Naomi G
A good elementary/middle school persecutive of WWII and the Holocost through the eyes of one who lived through it.
Rachelle H
I have learned that the holcaust was a mean thing back then and that a lot of peaple died frome it. The girl in this family had to go to live with someone else beacuse the Nazis where taking over. But in the end they all where a family again. I didnt like the nazis because there mean becausethe hurt the little girls parents and almost killed there parents. They also put them in labor and make them so hard time. I like this book because in the end the parents got to go back to the parents.
Susan Adams
Interesting memoir of a woman who was one of 10,000 Jewish children sent from Germany to England without their parents to keep them safe as the persecution of Jews became more frequent. This evacuation stopped after Hitler actually declared war. Author Drucker eventually emigrated from England to the United States where she reunited with her parents and, finally, her brother.
Brandon O'Neill
Very much reminded me of The Endless Steppe - WWII child's memoir that was not my favorite. It is written at a lower level, so maybe I wanted something with some more meat on it. I have never read a story like Olga's however - her parents sent her to Britain before the war - she was part of the Kindertransport. It was interesting - just on a surface level.
This book is following the life of a young girl through the times of World War ||. It starts when Olga moves to her new home when her family finally settles in her life starts turning upside down when her family gets split up. She has to later live in boarding schools and foster homes. Then she finally is able to go to America and restart her life.
I really liked the book. Drucker didn't dwell on the emotional toll of being shifted to so many different families, but it's clear that the children who escaped the Holocaust had a very strange and difficult childhood. Knowing that she and her parents were able to have "new" lives in the U.S. is gratifying.
What a well written autobiography - especially as it was reflecting the thoughts and memories of a child. And as Olga wrote at the end - we should all pray and do our outmost so that NO child ever has to suffer like that again.
this was exelent, exelent, exelent! it made me cry a few times... okay maybe not a *few*. every chapter at least had one heart-breaking idea. very understandable tho. i highly suggest this one!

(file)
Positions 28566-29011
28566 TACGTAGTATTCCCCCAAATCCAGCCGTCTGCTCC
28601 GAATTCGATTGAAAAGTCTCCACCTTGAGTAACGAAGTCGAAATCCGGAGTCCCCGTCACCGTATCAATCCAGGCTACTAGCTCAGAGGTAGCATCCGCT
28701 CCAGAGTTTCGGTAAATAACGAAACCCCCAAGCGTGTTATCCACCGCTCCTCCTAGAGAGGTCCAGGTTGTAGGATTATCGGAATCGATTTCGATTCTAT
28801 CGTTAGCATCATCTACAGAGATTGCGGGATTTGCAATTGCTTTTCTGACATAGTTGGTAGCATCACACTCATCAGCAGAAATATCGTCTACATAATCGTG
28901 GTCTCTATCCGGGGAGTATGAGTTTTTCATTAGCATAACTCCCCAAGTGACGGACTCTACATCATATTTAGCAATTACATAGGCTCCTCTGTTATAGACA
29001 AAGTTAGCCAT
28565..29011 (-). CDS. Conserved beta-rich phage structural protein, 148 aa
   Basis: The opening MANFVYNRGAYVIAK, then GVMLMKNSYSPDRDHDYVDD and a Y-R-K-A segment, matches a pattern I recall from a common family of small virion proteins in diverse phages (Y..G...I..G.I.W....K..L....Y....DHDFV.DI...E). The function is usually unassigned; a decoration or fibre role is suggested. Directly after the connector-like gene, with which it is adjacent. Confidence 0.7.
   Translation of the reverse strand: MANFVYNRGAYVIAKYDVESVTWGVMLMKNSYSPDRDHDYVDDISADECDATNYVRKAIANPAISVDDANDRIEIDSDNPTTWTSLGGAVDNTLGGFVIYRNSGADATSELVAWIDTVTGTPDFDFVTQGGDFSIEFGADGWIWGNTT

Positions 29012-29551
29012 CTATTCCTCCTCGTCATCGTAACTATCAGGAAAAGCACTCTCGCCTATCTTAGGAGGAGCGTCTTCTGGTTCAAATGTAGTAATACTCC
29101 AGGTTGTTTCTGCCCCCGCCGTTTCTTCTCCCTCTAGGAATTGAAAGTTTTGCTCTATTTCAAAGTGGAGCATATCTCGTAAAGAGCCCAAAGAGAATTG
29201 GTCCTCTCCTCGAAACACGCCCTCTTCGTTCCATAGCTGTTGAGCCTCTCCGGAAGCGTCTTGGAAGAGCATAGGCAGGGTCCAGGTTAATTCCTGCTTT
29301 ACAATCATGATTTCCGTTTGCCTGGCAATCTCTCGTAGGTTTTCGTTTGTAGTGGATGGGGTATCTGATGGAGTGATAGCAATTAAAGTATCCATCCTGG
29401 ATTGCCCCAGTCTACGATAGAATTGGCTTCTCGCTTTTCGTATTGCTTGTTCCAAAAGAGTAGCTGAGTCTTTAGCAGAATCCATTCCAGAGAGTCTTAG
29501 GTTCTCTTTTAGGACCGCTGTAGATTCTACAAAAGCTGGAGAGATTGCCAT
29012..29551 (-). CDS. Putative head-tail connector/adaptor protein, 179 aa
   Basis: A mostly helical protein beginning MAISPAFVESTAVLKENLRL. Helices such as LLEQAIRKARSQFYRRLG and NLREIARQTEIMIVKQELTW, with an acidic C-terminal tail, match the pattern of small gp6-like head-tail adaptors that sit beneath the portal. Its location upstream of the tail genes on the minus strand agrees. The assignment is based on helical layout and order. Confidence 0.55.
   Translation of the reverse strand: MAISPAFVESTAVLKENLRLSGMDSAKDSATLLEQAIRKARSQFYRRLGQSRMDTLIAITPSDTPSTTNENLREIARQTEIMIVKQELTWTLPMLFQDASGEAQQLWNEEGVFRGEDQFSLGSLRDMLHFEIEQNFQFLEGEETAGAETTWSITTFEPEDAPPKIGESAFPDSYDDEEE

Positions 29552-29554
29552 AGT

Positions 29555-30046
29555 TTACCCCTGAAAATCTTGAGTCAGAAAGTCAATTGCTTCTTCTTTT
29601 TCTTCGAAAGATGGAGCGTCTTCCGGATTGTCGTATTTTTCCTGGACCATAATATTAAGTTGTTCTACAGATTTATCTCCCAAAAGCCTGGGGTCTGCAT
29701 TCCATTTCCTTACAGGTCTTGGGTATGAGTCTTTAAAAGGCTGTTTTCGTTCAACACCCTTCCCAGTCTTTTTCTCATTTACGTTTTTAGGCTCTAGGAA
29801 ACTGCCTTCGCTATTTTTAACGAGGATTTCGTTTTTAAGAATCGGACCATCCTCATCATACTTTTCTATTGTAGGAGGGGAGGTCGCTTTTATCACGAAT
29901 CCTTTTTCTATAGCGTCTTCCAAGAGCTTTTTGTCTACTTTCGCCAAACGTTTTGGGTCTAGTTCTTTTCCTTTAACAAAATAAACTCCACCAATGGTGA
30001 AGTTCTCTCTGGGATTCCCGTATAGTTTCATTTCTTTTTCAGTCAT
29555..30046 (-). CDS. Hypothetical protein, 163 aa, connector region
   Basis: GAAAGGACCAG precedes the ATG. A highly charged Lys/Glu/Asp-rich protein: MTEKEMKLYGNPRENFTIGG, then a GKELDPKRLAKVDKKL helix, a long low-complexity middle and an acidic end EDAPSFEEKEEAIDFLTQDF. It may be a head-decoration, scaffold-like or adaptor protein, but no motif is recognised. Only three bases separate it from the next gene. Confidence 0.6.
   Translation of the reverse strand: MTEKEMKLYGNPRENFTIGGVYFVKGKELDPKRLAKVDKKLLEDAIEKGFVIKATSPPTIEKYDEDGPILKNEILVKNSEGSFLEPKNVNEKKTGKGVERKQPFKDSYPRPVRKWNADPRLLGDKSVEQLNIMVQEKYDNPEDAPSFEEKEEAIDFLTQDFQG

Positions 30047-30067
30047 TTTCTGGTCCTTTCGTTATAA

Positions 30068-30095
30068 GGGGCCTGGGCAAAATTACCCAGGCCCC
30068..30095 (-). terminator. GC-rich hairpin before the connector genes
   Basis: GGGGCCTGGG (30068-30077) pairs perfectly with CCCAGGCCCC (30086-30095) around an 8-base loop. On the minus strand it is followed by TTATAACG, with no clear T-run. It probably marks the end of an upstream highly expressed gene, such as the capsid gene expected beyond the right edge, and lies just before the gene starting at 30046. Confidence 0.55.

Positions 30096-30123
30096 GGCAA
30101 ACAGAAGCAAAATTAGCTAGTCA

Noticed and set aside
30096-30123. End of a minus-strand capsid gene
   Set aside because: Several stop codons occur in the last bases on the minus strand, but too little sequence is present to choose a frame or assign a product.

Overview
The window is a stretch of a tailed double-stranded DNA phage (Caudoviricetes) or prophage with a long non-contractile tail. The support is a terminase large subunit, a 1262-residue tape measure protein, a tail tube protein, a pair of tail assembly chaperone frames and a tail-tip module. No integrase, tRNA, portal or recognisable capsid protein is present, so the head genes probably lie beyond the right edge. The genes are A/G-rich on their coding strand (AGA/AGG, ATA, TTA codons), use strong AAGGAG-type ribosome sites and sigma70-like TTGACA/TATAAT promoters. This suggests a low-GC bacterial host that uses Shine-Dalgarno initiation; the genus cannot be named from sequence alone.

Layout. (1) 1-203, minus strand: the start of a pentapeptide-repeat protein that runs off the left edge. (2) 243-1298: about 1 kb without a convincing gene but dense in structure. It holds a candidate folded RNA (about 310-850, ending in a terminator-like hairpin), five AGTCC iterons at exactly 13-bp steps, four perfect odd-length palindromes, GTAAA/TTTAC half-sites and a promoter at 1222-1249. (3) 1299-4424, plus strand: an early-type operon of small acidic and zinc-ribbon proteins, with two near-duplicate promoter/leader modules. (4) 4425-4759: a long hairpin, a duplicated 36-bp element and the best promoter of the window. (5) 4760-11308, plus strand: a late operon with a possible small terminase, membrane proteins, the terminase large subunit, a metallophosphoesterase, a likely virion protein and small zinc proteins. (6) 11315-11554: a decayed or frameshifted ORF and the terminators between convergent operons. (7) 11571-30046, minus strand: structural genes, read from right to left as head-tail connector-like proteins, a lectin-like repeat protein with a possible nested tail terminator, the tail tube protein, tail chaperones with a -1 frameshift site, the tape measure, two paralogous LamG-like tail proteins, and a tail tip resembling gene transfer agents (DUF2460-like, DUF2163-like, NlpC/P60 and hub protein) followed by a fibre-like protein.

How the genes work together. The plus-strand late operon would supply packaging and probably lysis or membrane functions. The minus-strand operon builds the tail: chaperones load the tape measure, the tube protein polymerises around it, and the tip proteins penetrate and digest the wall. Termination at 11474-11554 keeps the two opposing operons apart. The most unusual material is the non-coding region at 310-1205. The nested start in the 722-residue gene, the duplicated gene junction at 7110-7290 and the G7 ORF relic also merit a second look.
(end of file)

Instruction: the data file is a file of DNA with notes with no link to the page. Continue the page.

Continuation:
What was helpful with this Holocaust memoir was the sense that there were a few people who were saved. Life was not a walk in the park but bearable, not as one would hope, but not without hope.
Interesting to follow the children into the homes that took them in. Although their lives were saved they faced many challenges in new countries, new language.
Written to an 8-12 year old level. I liked the story, especially the afterword. A great book to give to a child to introduce the topic of the Holocaust.
This book was a good book. At times I got a little bored, but it taught alot about early World War II.
May 14, 2012 Seth is currently reading it
It's about a little girl living in Germany and Hitler takes over. Then her world gets turned up side down.
Pamala Hansford
Óne of man ybooks like this but well written for its audience, informative and a happy ending!
Not as compelling as some of the other books concerning the era, but it was marginally informative.
May 14, 2012 Aric added it
i just don't like how they can just take the people out of there homes to go to the consentration
Leslie Erosa
i learned all about how it used to be in the old hard harsh days.
Sue Jackson
An interesting and quick read not too harrowing.
Amazing story. A piece of untold history.
Helen marked it as to-read
Apr 25, 2015
Claudia marked it as to-read
Apr 24, 2015
« previous 1 3 4 5 6 7 8 9 next »
There are no discussion topics on this book yet. Be the first to start one »
  • We Remember the Holocaust
  • To Life
  • Castles Burning: A Child's Life in War
  • I Am a Star: Child of the Holocaust
  • Behind the Secret Window
  • The Final Journey
  • Nazi Germany and the Jews: The Years of Extermination, 1939-1945
  • Star of Fear, Star of Hope
  • Elly: My True Story of the Holocaust
  • The Hidden Girl: A True Story of the Holocaust
  • After the War
  • Lost Time
  • The Lost Childhood: A World War II Memoir
  • The Abandonment of the Jews: America and the Holocaust 1941-1945
  • Conscience and Courage: Rescuers of Jews During the Holocaust
  • The Arrogant Years: One Girl's Search for Her Lost Youth, from Cairo to Brooklyn
  • When the Soldiers Were Gone
  • The Kingdom of Auschwitz

Share This Book